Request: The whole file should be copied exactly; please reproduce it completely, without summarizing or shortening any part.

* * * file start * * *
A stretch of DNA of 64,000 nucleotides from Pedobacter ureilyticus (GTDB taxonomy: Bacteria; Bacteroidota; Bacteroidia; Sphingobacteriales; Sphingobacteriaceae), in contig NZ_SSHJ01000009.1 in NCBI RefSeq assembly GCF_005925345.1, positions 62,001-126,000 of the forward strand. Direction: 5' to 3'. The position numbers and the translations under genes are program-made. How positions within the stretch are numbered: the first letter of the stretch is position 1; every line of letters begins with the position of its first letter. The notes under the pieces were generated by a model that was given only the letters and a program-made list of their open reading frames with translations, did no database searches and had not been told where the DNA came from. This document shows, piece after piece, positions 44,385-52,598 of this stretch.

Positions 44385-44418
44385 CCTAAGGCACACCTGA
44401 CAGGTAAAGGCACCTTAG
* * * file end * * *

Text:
A stretch of DNA of 64,000 nucleotides from Pedobacter ureilyticus (GTDB taxonomy: Bacteria; Bacteroidota; Bacteroidia; Sphingobacteriales; Sphingobacteriaceae), in contig NZ_SSHJ01000009.1 in NCBI RefSeq assembly GCF_005925345.1, positions 62,001-126,000 of the forward strand. Direction: 5' to 3'. The position numbers and the translations under genes are program-made. How positions within the stretch are numbered: the first letter of the stretch is position 1; every line of letters begins with the position of its first letter. The notes under the pieces were generated by a model that was given only the letters and a program-made list of their open reading frames with translations, did no database searches and had not been told where the DNA came from. This document shows, piece after piece, positions 44,385-52,598 of this stretch.

Positions 44385-44418
44385 CCTAAGGCACACCTGA
44401 CAGGTAAAGGCACCTTAG